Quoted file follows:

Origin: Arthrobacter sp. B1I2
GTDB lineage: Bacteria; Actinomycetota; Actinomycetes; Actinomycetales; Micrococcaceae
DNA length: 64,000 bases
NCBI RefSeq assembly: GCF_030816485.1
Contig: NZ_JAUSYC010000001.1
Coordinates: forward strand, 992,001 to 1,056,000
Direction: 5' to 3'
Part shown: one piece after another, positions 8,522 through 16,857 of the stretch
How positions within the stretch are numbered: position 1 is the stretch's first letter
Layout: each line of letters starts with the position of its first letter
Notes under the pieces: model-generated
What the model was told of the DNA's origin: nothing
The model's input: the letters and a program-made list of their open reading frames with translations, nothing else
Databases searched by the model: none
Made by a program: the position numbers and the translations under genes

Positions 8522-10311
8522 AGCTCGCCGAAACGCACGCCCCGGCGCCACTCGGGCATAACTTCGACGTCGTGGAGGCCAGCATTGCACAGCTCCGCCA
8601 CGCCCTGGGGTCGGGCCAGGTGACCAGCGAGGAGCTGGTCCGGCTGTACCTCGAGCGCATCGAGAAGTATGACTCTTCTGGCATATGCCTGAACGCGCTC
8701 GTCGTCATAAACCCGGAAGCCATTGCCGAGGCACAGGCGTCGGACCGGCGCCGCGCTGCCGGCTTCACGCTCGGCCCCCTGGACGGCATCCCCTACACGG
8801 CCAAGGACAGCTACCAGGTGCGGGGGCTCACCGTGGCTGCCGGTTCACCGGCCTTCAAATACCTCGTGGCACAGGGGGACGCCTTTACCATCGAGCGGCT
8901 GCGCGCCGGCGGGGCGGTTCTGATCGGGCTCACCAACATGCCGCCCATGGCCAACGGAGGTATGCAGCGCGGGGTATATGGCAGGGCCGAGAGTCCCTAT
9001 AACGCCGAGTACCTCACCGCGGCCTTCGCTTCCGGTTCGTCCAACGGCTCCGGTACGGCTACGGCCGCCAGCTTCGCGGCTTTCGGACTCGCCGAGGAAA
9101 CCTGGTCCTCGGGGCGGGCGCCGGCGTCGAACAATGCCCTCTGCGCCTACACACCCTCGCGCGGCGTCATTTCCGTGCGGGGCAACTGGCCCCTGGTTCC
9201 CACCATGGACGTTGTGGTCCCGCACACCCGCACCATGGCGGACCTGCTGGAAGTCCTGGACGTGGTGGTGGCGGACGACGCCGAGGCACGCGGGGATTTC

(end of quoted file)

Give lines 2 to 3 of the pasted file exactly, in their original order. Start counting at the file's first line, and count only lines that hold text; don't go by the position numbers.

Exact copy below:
GTDB lineage: Bacteria; Actinomycetota; Actinomycetes; Actinomycetales; Micrococcaceae
DNA length: 64,000 bases